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Ghostly Confederates haunt Belleville

Story by Kevin McKinley | All Things Southern

On a cool autumn night in October 1862, two trains disembarked into the darkness of the South Alabama night and headed towards a collision course with destiny.

One southbound train fully loaded with men and material left Montgomery and another similarly loaded train left Pollard heading north sometime later. The trains carried no illumination and sped through the black night accompanied by nothing more than the chug of the locomotive engine and the occasional scream of a lonesome train whistle.

Somewhere between Greenville and Evergreen, the two trains collided in an explosion of metal, boilers, men and equipment. Among the twisted metal and the overturned locomotives and cars lay the contorted and bleeding bodies of dozens of soldiers as their screams of agony pierced the night air. Survivors of the accident who were unhurt made their way from the wreckage and to the local farms and homes seeking assistance.

It has been said that the old Hawthorne House at Belleville soon became the destination for many of the wounded and dying men. James Richard Hawthorne constructed the house before the war. The Hawthorne family had relocated to Pine Apple in 1854, and the Belleville house was later used as an aide station during the war to facilitate wounded troops to the Confederate hospital at Greenville.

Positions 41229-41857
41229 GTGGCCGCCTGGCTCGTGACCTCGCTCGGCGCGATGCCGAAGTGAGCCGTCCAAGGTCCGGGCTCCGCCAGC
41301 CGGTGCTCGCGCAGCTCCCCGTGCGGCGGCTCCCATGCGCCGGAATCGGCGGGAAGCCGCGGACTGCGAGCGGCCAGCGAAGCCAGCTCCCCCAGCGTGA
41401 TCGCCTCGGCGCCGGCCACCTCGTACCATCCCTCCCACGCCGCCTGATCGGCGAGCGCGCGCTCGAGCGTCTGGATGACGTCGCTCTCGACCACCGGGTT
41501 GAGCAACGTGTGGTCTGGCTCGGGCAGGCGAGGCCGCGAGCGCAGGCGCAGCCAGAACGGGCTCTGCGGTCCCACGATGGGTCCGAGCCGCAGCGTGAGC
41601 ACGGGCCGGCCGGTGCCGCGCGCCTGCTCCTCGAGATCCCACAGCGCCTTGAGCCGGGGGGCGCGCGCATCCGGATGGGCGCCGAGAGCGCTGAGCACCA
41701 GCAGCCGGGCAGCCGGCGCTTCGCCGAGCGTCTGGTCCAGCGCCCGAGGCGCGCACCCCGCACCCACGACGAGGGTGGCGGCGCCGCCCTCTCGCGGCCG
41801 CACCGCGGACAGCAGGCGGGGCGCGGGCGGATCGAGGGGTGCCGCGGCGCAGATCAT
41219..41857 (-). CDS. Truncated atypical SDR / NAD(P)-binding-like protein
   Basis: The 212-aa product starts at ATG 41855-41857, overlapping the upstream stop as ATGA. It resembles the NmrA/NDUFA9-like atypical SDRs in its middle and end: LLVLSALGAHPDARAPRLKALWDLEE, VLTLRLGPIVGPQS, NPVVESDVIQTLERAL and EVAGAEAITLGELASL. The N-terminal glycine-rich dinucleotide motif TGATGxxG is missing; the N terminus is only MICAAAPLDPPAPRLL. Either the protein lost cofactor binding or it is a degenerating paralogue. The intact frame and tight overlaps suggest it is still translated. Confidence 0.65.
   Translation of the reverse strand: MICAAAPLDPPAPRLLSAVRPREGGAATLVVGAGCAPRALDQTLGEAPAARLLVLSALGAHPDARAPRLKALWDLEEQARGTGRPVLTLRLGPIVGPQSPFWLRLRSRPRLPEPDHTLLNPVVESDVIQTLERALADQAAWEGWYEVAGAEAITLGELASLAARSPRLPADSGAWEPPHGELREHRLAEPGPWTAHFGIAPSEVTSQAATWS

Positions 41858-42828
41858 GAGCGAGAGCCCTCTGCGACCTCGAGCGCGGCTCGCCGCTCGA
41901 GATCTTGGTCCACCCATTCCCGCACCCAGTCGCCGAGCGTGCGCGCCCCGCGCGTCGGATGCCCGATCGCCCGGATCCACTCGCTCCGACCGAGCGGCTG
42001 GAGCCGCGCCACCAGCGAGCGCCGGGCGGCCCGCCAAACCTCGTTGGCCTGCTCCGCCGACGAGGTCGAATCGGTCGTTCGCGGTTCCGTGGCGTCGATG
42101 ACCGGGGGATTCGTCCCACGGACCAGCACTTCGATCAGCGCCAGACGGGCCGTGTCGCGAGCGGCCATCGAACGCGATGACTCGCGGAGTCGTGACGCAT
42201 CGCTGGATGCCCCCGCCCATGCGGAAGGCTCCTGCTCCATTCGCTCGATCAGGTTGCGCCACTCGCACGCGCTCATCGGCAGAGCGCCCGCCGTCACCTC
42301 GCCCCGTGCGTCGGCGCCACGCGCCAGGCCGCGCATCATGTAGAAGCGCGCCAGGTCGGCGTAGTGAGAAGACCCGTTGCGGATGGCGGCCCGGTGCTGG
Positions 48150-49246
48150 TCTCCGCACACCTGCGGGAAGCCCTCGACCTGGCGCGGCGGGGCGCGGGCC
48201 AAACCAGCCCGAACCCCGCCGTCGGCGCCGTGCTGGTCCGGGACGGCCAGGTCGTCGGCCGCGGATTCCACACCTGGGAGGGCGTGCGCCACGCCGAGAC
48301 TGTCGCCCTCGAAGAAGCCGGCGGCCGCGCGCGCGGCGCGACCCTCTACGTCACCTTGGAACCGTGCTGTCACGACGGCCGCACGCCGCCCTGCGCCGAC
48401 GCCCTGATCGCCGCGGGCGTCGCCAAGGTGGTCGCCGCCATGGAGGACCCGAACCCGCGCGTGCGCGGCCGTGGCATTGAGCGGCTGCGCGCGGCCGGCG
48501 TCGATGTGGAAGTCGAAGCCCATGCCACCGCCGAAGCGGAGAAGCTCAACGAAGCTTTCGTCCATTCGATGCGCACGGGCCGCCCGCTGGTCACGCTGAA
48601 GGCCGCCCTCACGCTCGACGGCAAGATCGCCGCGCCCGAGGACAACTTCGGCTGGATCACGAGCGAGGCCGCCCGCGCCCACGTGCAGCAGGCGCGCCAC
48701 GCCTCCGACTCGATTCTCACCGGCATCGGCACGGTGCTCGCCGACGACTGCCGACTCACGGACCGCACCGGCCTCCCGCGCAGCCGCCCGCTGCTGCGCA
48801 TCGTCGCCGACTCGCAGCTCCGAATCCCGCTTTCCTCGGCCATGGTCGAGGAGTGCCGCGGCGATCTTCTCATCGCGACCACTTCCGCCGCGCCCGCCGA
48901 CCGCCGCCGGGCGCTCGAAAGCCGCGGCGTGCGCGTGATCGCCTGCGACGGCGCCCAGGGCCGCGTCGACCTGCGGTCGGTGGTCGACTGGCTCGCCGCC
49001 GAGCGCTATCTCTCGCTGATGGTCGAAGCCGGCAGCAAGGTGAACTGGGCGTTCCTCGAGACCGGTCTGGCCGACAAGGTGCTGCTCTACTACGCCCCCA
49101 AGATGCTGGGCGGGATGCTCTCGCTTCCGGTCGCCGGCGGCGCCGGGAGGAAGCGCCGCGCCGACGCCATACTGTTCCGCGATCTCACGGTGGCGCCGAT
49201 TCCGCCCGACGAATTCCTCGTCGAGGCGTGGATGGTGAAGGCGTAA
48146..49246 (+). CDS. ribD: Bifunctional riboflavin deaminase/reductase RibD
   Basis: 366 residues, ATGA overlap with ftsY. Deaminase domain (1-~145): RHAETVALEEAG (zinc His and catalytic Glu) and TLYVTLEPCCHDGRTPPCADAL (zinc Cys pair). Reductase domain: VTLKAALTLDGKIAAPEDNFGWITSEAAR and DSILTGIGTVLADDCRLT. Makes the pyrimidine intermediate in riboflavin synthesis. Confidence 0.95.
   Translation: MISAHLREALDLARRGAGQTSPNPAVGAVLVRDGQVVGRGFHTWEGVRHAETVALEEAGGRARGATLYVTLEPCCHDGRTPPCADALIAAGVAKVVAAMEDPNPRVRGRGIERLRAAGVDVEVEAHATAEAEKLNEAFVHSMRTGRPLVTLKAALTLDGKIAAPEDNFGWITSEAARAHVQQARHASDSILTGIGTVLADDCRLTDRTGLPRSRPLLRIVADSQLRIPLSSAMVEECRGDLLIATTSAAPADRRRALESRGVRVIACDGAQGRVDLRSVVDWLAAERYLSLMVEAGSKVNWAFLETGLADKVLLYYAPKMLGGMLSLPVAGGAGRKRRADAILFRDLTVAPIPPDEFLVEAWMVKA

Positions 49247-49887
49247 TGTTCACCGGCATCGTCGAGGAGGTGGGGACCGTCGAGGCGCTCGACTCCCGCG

Men such as Pvt. George Cowan who was assigned to the 57th Alabama Infantry Regiment was among the wounded. Cowan and other wounded men lay bleeding and dying in the darkened rooms of the house with the only illumination being the tinted light of oil lamps reflecting from the heart pine walls of the simple rooms. Cowan lingered at the aide station until he could be moved to the hospital at Greenville, where he died on Oct. 5, 1863. Local legend holds that many of the Confederates who died from the train wreck were buried on site at the Hawthorne House. It has also been said that a Confederate first aid station existed near Catawba Baptist Church at Pollard.

Belleville would again become a Confederate focal point near war’s end when Col. C.G. Armistead removed his troops from the Canoe Station area to Belleville in order to defend the approaches to Montgomery. The troops had recently skirmished with Union General Steele’s forces and most likely brought more wounded to the Hawthorne House upon their arrival. Armistead dispatched several telegrams to his superiors from the Belleville area. As the clouds of war faded in April 1865, a different type of legend for the Hawthorne House was about to begin.

Many in the Belleville Community believe that the Hawthorne House held the lingering spirits of countless Confederate souls. One story is that of an old gurney, marked with the letters “CS” (Confederate States) which remained in the upper part of the old home. Supposedly, no one dared remove the gurney because of fear of the ghosts that dwelt in the there. Lights, televisions, and other modern conveniences in the home would often malfunction for no apparent reason according to local legend.

Whether the Hawthorne House was haunted will remain a mystery for posterity in that the house was burned by a vandals around 10 years ago but stories of ghostly apparitions which haunted the house continue to captivate new generations of residents and visitors to the community.

One could speculate endlessly over the possibility that among the remains of the crumbling outbuildings that surround the site of the house that a few old Confederate ghosts might still rise for muster at the sound of the Southern anthem, “Dixie.”